The brush is called a 'Twist -Grip' and this one is a large fan. There was quite a large range mostly rounds, and prices were pretty cheap this being less than £5. I've used it a couple of times and quite like it. Well-made. 

The Pebeo marker is similar to the one recently introduced by Molotow. I bought both the Molotow markers and one is already unusable. When I saw the similar Pebeo one I decided to try it also. There are two sizes 04 and 07. Larger then the Molotow which is 02 and 04. It's early days but already I prefer the Pebeo. I believe you can buy new heads. They are of a soft/hard material and you press down on them to release the fluid.but eventually, as happened with the Molotow, clog up. Maybe my technique is faulty so if you use masking fluid give them a try.




Catalyst By Princeton.

Princeton are an American brush maker and these 'things' are made in China.

When I was in the shop I saw this collection of strange looking brush-like tools and was intrigued by them. That shown, 12 inches in length, was the smallest and cheapest, most were much bigger with heads up to two inches across.!  Exactly what you are supposed to do with them I'm not sure but they are obviously designed for special effects. Whether that included watercolour I'm unsure and foolishly I didn't ask the young lady in the shop about them. Special effects seem to be all the rage at the moment and all sorts of special brushes and other things are being promoted in this field. I've played around with it a little using thick paint and it may be useful - we shall see.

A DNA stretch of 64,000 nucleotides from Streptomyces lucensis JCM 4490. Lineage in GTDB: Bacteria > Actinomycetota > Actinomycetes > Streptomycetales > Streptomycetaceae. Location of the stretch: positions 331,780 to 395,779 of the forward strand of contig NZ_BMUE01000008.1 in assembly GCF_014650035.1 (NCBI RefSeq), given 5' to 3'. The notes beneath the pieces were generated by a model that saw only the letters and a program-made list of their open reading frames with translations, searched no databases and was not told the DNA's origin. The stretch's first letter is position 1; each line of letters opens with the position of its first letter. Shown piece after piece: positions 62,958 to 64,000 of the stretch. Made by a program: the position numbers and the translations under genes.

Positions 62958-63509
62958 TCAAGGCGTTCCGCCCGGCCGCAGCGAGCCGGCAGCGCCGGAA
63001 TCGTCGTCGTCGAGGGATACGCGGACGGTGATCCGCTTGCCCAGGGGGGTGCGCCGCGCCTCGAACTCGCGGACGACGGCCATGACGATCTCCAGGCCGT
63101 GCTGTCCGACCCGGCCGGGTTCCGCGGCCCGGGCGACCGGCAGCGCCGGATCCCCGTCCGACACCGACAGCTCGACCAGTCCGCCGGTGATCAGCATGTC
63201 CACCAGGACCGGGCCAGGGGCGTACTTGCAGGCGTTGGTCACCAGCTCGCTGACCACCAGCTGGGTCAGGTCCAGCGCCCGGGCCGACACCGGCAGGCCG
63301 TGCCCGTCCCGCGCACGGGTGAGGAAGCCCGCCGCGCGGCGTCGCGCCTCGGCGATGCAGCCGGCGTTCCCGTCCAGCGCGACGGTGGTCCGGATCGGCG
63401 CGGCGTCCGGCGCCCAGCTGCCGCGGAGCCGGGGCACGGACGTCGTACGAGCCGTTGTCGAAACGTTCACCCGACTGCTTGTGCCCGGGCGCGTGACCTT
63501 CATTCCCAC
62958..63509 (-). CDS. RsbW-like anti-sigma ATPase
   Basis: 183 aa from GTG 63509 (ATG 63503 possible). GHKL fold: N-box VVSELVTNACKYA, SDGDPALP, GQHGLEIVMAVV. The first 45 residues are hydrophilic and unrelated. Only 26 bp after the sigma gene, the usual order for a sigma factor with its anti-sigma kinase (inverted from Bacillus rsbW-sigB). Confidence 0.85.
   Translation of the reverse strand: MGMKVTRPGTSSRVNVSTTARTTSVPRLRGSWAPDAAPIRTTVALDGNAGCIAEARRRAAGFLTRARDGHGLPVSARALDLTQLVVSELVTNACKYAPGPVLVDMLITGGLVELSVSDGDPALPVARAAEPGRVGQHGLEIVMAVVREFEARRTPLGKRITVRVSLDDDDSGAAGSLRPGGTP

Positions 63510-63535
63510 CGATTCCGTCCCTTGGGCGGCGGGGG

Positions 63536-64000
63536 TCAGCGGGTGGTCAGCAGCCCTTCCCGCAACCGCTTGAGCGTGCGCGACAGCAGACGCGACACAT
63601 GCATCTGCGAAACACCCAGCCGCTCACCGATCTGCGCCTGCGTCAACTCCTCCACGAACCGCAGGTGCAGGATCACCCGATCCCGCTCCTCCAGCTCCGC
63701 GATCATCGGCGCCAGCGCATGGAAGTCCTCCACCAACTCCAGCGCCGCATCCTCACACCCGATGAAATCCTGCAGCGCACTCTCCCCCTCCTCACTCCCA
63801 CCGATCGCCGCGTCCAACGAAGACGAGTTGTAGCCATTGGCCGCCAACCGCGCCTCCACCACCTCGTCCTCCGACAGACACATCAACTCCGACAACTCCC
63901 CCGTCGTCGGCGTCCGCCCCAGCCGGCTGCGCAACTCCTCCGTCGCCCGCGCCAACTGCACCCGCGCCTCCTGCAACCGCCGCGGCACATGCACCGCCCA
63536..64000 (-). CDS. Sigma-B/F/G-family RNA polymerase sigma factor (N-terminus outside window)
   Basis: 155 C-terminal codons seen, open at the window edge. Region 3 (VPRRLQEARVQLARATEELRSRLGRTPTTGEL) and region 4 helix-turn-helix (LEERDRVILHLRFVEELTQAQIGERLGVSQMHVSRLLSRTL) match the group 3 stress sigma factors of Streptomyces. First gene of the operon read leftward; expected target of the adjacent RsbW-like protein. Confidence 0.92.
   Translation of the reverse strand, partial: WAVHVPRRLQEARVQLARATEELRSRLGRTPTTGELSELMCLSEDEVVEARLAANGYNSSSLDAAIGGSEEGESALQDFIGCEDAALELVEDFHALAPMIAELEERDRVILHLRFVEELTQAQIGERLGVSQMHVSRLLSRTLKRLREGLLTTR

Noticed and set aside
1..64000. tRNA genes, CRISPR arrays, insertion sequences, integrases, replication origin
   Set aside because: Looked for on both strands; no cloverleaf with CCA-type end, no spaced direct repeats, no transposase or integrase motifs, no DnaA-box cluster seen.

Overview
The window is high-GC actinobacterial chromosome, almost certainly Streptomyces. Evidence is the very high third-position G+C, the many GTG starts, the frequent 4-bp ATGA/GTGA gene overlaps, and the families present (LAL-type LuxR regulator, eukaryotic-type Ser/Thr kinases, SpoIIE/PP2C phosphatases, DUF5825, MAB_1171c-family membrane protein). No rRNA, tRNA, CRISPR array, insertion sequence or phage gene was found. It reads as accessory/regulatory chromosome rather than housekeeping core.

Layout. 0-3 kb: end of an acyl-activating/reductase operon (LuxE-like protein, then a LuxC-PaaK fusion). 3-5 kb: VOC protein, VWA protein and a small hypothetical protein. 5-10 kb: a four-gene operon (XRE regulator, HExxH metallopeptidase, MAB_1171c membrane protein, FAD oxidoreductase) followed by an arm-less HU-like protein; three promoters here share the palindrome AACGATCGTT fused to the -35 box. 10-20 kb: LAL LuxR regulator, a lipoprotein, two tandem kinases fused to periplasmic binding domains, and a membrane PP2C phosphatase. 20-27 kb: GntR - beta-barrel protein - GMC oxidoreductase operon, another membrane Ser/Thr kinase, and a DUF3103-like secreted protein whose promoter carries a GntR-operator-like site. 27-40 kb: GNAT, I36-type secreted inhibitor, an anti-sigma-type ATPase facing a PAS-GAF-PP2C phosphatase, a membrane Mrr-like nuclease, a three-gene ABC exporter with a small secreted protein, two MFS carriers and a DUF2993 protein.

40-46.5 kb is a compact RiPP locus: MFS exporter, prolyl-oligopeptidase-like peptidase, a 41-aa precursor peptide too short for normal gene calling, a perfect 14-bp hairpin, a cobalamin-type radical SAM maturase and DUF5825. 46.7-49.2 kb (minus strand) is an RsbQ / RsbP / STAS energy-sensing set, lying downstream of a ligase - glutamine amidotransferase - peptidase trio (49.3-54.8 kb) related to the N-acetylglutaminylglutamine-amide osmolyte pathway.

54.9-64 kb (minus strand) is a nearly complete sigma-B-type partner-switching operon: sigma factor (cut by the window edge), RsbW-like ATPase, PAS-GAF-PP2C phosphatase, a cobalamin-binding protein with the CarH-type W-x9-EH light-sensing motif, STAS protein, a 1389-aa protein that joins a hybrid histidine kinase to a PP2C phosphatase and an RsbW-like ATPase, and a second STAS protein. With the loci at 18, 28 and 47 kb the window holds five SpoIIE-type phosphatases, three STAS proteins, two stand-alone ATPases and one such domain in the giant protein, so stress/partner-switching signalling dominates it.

Tuesday, 7 August 2018

Watercolour Magazines

I currently subscribe to the Watercolour Artist magazine and recently bought the latest quarterly edition of The Art of Watercolour. I'll explain why later




I had a short spell subscribing to this monthly magazine in 2014.  and have recently renewed. My main gripe is we have to pay such a premium in the UK to get it.  I get it from an online company. However each issue usually has a pre-paid card  to subscribe direct. I won't go into details but it is much cheaper in the USA - I paid £4.25p plus postage - about half.  Compared to The Art of Watercolour it is a smaller magazine of 72 pages with usually 6 articles and a number of columns. Artists like Ted Nugent and Fealing Lin have been featured in the past. Worth buying yes apart from the UK premium.